Skip to main content
Jobs Focus
***Wall Street Journal: The unemployment rate for male high-school graduates, ages 20 to 24, is 22.4%, up from 10.4% four years ago
Week in Review
Last week, the legislature hosted a forum on the current state of Wisconsin’s economy, with a presentation from the senior economist and economic advisor with the Federal Reserve Bank in Chicago.  Some highlights from his presentation:
Ø      Wisconsin out-performed Illinois, Michigan, and Indiana (but not Iowa) in terms of recovering from the recession
Ø      Agriculture and manufacturing have been bouncing back strongly
Ø      WI Strengths: Higher education, natural beauty, productive workforce, and a strong ability to turn concepts into specific products, e.g. the “commercialization of ideas”
Ø      WI Weaknesses: “Brain Drain,” difficulty in adding skills to workers, aging population
Ø      Wisconsin is in much better shape than many states, in part because the hardest-hit parts of the economy didn’t play out as much here; housing, for example: 15% of Wisconsin houses have negative equity, compared to 22.5% nationally and as high as 72% in Las Vegas
A Year in Review and the Year to Come
Wisconsin needs more jobs, and we all need to work together to help it happen. 
 
No matter what the latest news story, or what issue pushes its way to the top headlines, Republicans in Wisconsin have an amazing, undeniable record of achievement.
 
Budget: We balanced our state budget without raising taxes.  We eliminated a $3 billion deficit without gimmicks.  We cut state borrowing by nearly 20%, and we stood up – finally – to runaway government spending. 
 
Jobs: We held two special legislative sessions devoted to real-world improvements: we stood up to frivolous lawsuits, which businesses consistently identify as a top concern, with tort reform.  We cut down on transportation costs with common-sense reforms to our freight laws.  We refocused our economic development programs, and we created real incentives for businesses to relocate to Wisconsin, and for Wisconsin companies to grow and keep jobs here.
 
Results: Wisconsin’s business climate has shown signs of improvement this year.  We’re on track for the first year of job growth after three years of decline, and a quarter of the jobs lost in the recession have come back.  A leading business magazine showed a 17-point jump in our business rankings, and a WMC survey of business leaders showed that 88% believe we are heading in the right direction, compared to a dismal 10% a year ago.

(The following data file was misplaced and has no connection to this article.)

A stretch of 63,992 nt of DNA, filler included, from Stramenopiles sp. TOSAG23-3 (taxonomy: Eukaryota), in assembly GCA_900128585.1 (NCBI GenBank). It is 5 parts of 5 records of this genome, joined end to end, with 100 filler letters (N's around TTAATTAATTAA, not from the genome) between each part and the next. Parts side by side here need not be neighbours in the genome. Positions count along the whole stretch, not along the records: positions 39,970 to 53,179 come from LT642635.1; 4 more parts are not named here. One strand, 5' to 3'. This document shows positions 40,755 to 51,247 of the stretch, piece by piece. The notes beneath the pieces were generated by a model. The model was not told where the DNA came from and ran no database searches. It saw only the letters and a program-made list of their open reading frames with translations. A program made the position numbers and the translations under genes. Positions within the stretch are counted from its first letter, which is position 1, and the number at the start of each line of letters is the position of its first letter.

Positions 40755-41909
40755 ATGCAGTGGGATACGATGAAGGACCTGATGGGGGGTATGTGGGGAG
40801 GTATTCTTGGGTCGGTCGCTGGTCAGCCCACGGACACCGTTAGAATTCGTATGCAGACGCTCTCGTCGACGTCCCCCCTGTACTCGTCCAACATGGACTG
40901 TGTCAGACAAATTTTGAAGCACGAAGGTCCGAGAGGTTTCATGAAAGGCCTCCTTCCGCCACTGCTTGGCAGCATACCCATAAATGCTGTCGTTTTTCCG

These aren’t abstract arguments: they’re real reforms designed to have real results.
 
Bipartisanship in the Age of Recalls:
But was it all just some Republican plot?  Actually, 66 bills have been signed into law this year, and 60 of those – 91% – passed with bipartisan support.  There are 57 more bills awaiting the governor’s signature, and if they are all signed into law, it means 93% of our actions in Madison were bipartisan.
 
What are the alternatives?
Compare Wisconsin’s reforms to real-time developments in other states and other countries. 
 
The UK and many European countries’ runaway spending are being drastically cut back in real time.  Severe austerity measures mean the UK is laying off a half-million government workers, and drastic cuts have led to massive unrest
Illinois hiked taxes on businesses and individuals by billions of dollars this year, they’re mired in a pension disaster, and they’re still looking to hiking taxes as a first option.
 
Minnesota had a three-week government shutdown, which was finally solved with one-time budget gimmicks and borrowing.
Iowa is looking at raising its gas tax.
 
Compare Wisconsin now to when Democrats were in charge from 2009- ‘10
Wisconsin tried it the Dems’ way, and it was an economic disaster.  While the Democrats were in charge after the 2008 election, Wisconsin lost 170,000 jobs.  The rest of the state was mired in recession, but the government still grew by 6%, fueled by billions in tax hikes on working families and small businesses, billions more in property tax hikes, and billions on top of that in one-time federal stimulus spending. You simply can’t just sweep that reality under the rug and ignore that it happened.
 
Ask yourself: what part of that did they think would be good for jobs?  And more importantly, if the Democrats were still in power, would they ever pragmatically admit that their way didn’t and change course? Their rhetoric today implies they wouldn’t.
 
And even now, the Democrats’ top focus is recalls.  The only jobs recalls buttress are for political campaigns and the US postal service carriers delivering a seemingly endless stream of political ads to our mail boxes.